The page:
Rep. Pete Sessions (R-TX), who has blocked roughly three dozen marijuana amendments from being considered on the House floor over the past several years, is now in ongoing talks with a group advocating for legal access to medical cannabis, his office announced.
The news has taken some legalization advocates by surprise given the congressman’s ardent opposition to marijuana legislation and habit of impeding reform measures from advancing as chairman of the House Rules Committee.
Sessions, whose son has Down syndrome, said in a newsletter that he shares a common interest with the group Mothers Advocating Medical Marijuana for Autism (MAMMA): namely, finding “solutions for our children to help improve their quality of life when nothing seems to help.”
“I was pleased to get to continue our conversations together in my Dallas office on Monday because I believe that by working together, real progress can be made,” he said. “I look forward to continuing my journey with parents like Amy, Thalia and Mayra as we look to find the best solutions for our children.”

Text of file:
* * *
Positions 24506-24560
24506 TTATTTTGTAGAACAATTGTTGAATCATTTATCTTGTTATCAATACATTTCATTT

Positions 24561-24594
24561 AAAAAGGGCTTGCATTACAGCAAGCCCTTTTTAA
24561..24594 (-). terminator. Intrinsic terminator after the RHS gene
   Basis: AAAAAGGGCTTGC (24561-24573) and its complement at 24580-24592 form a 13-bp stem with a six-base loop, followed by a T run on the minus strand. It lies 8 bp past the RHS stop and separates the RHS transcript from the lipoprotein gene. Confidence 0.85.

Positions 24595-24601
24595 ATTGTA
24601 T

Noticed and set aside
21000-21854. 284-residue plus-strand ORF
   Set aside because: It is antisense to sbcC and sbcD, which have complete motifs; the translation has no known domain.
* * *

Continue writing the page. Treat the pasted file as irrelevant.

Sessions is up for re-election in November, and he’s facing an increasingly tight race against civil rights attorney and former NFL player Colin Allred that’s been graded as a “toss-up” by political watchers. Allred, who supports medical marijuana legalization, has seized on Sessions’s opposition to cannabis reform, calling his resistance “unfortunate.”
It is unfortunate that Pete Sessions refuses to acknowledge that medical marijuana can help our veterans coming back from war who are struggling with PTSD and chronic pain. https://t.co/NxpfE55Xzr
— Colin Allred (@ColinAllredTX) June 7, 2018
Sessions, meanwhile, has made a series of questionable statements about cannabis. In January, for example, he said “marijuana is an addictive product, and the merchants of addiction make it that way.”
But members of MAMMA say their conversations with Sessions mark a unique opportunity to push the ball forward on cannabis reform in Congress. After one member approached the congressman at the Texas Republican Party convention in June—where the state party formally endorsed marijuana decriminalization and medical cannabis expansion—he apparently took a special interest in the group’s cause.
“I was very encouraged,” Thalia Michelle, co-founder and vice president of MAMMA, told Marijuana Moment in a phone interview. “I found him very gracious, very receptive.”